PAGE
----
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SAN FRANCISCO, Aug. 4, 2014 — Carmakers like Toyota have long touted the eco-friendly virtues of zero-emission hydrogen fuel-cell vehicles, but commercialization was hindered by the high cost of critical materials and infrastructure. Now, Toyota has cut costs by 90 percent and German industrial gases and engineering company Linde AG will start small-series production of hydrogen fueling stations. Some of the stations are slated to open in California as Toyota debuts its Highlander hydrogen fuel-cell electric vehicle (FCEV) in 2015.
As part of the 248th National Meeting & Exposition of the American Chemical Society (ACS), the Toyota Highlander FCEV will be on display at the Exposition, and the head of Linde’s U.S. hydrogen fueling team, along with nationally recognized chemical engineers, will discuss this transportation revolution during a press conference.
The press conference will be held Monday, August 11, at 9 a.m. Pacific time in the Moscone Center, North Building. Reporters may check-in at Room 113 in person, or access live video of the event and ask questions at the ACS Ustream channel http://www.ustream.tv/channel/acslive. The press conference will feature the following speakers:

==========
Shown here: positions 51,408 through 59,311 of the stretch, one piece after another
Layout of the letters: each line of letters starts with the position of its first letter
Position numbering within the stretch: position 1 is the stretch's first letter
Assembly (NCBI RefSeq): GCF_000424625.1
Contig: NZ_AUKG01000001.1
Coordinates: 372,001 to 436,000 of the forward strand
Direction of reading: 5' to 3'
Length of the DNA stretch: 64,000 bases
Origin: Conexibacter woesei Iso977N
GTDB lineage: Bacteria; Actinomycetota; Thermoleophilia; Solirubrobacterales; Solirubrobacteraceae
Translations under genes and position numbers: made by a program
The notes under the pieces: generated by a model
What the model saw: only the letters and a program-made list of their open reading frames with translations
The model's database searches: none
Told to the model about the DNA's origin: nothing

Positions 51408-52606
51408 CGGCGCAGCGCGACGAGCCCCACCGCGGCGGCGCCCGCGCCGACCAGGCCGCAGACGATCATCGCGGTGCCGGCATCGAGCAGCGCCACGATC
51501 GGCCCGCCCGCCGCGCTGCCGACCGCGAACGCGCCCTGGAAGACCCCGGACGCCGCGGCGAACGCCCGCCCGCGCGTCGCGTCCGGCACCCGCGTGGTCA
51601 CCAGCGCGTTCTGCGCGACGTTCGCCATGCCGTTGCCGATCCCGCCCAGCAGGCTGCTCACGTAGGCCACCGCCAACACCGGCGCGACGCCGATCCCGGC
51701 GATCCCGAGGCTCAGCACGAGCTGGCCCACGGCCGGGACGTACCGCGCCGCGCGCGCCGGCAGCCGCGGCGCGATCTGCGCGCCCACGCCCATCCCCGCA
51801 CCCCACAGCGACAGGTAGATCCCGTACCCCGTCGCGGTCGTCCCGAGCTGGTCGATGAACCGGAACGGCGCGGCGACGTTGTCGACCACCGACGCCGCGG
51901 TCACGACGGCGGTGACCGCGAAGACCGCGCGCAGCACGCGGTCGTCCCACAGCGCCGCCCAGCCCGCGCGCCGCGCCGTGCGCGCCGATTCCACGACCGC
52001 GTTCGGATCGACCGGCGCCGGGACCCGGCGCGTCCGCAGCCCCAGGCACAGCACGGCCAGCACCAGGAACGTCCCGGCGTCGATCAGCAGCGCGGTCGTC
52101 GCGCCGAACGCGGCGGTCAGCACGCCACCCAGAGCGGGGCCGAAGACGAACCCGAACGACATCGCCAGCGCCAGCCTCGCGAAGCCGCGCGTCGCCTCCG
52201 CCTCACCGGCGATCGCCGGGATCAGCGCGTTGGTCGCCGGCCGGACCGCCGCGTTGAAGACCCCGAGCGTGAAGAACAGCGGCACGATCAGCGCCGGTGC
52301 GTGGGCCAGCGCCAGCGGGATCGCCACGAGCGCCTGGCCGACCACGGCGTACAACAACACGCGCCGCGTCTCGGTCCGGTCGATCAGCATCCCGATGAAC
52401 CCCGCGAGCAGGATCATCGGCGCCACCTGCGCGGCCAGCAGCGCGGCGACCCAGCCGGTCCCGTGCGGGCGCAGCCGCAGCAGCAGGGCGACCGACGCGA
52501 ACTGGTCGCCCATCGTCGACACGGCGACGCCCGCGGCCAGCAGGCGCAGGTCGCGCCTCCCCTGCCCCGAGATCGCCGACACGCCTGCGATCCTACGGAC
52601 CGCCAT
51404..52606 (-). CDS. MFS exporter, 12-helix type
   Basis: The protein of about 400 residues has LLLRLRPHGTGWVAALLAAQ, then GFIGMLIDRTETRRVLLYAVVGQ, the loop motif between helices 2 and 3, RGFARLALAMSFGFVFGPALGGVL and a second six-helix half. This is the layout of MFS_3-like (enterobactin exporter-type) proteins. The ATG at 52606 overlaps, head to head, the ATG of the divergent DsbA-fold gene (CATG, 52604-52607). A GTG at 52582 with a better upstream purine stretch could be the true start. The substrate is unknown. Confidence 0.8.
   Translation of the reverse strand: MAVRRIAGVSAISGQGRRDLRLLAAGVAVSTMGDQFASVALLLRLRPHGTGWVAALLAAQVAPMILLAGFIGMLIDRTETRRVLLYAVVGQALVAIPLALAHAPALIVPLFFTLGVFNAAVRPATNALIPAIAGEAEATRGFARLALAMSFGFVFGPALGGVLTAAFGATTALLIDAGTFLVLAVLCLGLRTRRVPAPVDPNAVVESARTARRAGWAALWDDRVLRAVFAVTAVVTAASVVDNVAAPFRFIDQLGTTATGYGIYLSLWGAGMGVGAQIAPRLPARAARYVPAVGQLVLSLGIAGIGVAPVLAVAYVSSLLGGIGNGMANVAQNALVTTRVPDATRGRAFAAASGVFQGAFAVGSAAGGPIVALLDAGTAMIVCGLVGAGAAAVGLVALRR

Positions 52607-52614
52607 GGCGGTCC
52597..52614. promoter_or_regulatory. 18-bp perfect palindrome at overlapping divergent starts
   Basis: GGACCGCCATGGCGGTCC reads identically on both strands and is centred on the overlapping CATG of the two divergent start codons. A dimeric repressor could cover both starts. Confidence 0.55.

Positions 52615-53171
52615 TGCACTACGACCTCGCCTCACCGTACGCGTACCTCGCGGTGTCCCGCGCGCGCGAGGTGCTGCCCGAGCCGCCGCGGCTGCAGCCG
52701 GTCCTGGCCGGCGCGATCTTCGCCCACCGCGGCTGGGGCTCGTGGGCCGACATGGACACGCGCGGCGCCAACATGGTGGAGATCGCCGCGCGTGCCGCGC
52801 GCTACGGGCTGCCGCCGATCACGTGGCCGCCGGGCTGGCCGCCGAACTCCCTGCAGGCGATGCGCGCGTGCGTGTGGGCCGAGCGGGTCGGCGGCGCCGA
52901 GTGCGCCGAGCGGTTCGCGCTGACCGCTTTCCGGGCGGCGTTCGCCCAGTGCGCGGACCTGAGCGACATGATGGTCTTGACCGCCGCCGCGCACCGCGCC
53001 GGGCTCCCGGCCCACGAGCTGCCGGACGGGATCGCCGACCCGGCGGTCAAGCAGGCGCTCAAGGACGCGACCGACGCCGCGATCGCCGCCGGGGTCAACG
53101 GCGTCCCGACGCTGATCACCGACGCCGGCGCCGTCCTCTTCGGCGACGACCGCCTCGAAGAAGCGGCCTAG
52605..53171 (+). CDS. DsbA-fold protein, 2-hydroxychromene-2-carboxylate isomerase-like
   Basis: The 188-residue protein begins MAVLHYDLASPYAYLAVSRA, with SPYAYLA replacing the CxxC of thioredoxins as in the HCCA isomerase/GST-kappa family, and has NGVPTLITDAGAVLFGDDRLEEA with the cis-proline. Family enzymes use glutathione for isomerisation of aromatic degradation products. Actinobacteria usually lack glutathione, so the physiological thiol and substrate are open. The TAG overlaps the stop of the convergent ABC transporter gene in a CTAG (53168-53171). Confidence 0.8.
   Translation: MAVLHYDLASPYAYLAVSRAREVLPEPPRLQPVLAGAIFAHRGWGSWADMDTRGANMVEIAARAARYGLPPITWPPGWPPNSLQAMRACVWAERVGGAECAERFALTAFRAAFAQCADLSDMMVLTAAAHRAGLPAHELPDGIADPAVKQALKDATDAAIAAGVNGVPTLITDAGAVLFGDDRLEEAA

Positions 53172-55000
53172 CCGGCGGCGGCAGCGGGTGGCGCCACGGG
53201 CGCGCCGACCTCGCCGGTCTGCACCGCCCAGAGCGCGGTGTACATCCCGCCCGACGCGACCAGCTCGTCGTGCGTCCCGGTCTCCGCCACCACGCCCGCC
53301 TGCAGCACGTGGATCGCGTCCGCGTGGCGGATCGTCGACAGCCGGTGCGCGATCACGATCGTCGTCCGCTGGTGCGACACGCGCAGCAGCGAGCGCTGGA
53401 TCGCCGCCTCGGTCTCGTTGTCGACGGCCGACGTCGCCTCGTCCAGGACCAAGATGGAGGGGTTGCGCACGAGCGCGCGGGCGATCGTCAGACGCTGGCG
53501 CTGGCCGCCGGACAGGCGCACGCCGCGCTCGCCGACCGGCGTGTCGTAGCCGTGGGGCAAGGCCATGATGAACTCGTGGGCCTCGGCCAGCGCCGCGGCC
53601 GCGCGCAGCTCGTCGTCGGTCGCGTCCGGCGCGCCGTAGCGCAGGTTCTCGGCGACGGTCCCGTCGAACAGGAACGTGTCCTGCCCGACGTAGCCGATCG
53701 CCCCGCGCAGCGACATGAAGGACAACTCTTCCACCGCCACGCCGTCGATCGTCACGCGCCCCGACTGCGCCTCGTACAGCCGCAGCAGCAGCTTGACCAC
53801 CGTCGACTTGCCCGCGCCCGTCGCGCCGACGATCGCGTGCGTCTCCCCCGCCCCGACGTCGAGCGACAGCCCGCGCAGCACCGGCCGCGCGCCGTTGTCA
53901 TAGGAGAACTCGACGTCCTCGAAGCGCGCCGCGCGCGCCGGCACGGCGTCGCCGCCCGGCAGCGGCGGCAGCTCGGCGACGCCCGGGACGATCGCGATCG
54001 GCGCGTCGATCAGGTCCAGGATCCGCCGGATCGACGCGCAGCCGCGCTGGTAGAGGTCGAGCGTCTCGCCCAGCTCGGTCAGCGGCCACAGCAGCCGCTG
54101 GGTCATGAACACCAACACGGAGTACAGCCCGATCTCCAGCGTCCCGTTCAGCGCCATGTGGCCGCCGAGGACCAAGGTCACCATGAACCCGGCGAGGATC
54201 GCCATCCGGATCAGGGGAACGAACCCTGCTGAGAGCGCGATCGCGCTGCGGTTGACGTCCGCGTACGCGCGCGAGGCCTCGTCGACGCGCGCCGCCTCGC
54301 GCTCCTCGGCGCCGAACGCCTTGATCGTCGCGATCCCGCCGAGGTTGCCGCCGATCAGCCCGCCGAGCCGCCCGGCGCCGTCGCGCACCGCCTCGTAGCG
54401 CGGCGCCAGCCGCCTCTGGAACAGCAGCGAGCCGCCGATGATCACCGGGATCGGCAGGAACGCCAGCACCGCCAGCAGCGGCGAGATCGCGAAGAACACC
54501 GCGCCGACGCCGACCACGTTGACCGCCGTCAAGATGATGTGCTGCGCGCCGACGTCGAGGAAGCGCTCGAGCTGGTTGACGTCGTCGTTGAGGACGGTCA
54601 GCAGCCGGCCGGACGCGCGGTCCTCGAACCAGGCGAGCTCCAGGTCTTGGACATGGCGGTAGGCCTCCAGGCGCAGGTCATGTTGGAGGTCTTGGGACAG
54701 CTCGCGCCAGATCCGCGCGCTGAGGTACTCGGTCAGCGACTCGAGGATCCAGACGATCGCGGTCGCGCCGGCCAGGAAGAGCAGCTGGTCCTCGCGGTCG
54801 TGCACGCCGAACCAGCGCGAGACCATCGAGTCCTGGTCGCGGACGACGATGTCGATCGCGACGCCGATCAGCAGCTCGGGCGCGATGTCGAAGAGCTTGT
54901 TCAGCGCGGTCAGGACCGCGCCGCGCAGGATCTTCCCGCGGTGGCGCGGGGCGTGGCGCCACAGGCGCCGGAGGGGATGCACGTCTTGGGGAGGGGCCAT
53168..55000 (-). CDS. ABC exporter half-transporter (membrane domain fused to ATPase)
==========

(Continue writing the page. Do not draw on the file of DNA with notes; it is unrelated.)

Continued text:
The Toyota Highlander FCEV can travel five times farther than currently available electric vehicles before recharging, refuels in minutes and emits only heat and water vapor — not fossil-fuel emissions — a huge benefit in reducing the impacts of climate change. The Toyota Highlander hydrogen FCEV will be on display at the Moscone Center from 9 a.m.–5 p.m., Monday and Tuesday, August 11-12, in the ACS Exposition, Halls B & C. A Toyota specialist will be on hand to answer questions.
The 248th National Meeting & Exposition of the ACS will feature nearly 12,000 presentations on cutting-edge, scientific research in a wide range of chemistry disciplines.
The American Chemical Society is a nonprofit organization chartered by the U.S. Congress. With more than 161,000 members, ACS is the world’s largest scientific society and a global leader in providing access to chemistry-related research through its multiple databases, peer-reviewed journals and scientific conferences. Its main offices are in Washington, D.C., and Columbus, Ohio.